Image transparency disk 32 is coupled to a disk stepper motor 34 by an axel 34A. Disk stepper motor 34 responds to image selection commands ISC to rotate transparency disk 32 until a selected one of image transparencies IT is positioned in the path of image beam IB. The image selection commands are provided by an image transparency disk control unit ICU.

Image beam IB transmits through the selected image transparency IT, and is recombined with the orthogonally polarized nominal beam NB by recombiner element 25 to provide polarized projection beam PPB.

Image transparency disk 36 may be, for example, a properly exposed disk of disk camera film. While the preferred image array is a 33 array of nine letters, the image to be projected is a matter of choice. Thus, for example, images may vary in the number of elements in an array, distribution of image elements, and the size of the image elements, as well as in contrast and color.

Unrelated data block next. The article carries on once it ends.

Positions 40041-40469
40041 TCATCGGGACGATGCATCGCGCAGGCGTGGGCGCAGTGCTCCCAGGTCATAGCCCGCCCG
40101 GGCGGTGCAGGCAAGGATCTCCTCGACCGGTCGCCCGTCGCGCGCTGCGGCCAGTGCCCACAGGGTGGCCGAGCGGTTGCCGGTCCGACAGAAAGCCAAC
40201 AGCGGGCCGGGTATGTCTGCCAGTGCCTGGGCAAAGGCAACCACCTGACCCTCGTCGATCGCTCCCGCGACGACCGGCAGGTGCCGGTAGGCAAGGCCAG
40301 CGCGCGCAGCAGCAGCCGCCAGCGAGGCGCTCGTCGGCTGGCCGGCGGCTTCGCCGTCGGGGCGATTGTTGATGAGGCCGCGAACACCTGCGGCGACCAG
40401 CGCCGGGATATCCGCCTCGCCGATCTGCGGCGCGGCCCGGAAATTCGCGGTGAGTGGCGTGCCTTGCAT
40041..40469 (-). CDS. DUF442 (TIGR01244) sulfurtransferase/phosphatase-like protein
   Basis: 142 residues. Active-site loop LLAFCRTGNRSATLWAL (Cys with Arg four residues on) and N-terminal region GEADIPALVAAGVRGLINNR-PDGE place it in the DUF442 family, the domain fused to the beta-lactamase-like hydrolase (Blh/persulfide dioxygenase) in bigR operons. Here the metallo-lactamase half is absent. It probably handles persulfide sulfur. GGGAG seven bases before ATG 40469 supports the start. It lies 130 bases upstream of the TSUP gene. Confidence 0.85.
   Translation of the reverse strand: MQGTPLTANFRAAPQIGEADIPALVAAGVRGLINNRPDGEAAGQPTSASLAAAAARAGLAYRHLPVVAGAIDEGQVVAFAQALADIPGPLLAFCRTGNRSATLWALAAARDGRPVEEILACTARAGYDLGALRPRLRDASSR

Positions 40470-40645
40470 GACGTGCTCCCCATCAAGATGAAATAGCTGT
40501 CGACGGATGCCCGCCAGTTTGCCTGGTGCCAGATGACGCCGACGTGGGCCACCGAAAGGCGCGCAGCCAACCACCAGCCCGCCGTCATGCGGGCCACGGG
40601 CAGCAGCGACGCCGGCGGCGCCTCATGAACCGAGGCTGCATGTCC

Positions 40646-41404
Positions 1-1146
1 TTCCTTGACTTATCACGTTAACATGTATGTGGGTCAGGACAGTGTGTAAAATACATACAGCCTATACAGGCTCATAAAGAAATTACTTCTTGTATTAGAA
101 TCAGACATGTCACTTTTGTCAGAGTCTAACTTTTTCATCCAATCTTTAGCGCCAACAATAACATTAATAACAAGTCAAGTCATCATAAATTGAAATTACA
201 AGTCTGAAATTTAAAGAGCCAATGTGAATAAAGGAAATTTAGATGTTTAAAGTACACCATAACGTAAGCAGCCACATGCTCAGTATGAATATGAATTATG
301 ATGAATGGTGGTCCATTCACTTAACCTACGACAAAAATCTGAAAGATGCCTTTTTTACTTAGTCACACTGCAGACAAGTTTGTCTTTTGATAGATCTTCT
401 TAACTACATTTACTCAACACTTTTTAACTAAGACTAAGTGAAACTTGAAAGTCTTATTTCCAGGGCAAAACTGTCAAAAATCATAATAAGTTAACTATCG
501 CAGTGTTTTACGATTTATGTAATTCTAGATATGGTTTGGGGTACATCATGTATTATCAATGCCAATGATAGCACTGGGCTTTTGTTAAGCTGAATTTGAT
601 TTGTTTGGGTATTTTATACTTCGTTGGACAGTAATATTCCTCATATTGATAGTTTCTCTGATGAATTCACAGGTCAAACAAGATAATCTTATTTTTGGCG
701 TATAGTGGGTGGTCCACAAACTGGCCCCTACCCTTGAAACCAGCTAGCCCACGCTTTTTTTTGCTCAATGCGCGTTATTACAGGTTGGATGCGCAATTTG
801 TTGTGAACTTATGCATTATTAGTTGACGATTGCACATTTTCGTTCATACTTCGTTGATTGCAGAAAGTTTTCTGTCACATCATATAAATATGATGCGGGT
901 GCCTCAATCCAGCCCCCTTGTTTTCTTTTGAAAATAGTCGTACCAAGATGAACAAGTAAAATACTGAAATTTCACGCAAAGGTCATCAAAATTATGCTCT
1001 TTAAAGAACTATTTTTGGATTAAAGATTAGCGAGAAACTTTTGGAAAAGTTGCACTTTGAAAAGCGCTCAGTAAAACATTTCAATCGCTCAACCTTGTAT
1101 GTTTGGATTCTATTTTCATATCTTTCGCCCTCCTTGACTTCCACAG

The specification for disk stepper motor 34, and its image control unit ICU, form no part of this invention, and may be of conventional design choice. The stepper motor and its control unit should be designed to accurately position image transparency disk 32 with appropriate rapidity.

Image element blanking optics

The image element blanking optics, shown in FIG. 1 at 40, blanks selected elements of the image array carried by the image beam component of the incident polarized projection beam PPB provided by the beam polarization optics 20 and the image selection system 30, blanking the image beam component, and transmitting the nominal beam component, for the corresponding portion of the polarized projection beam.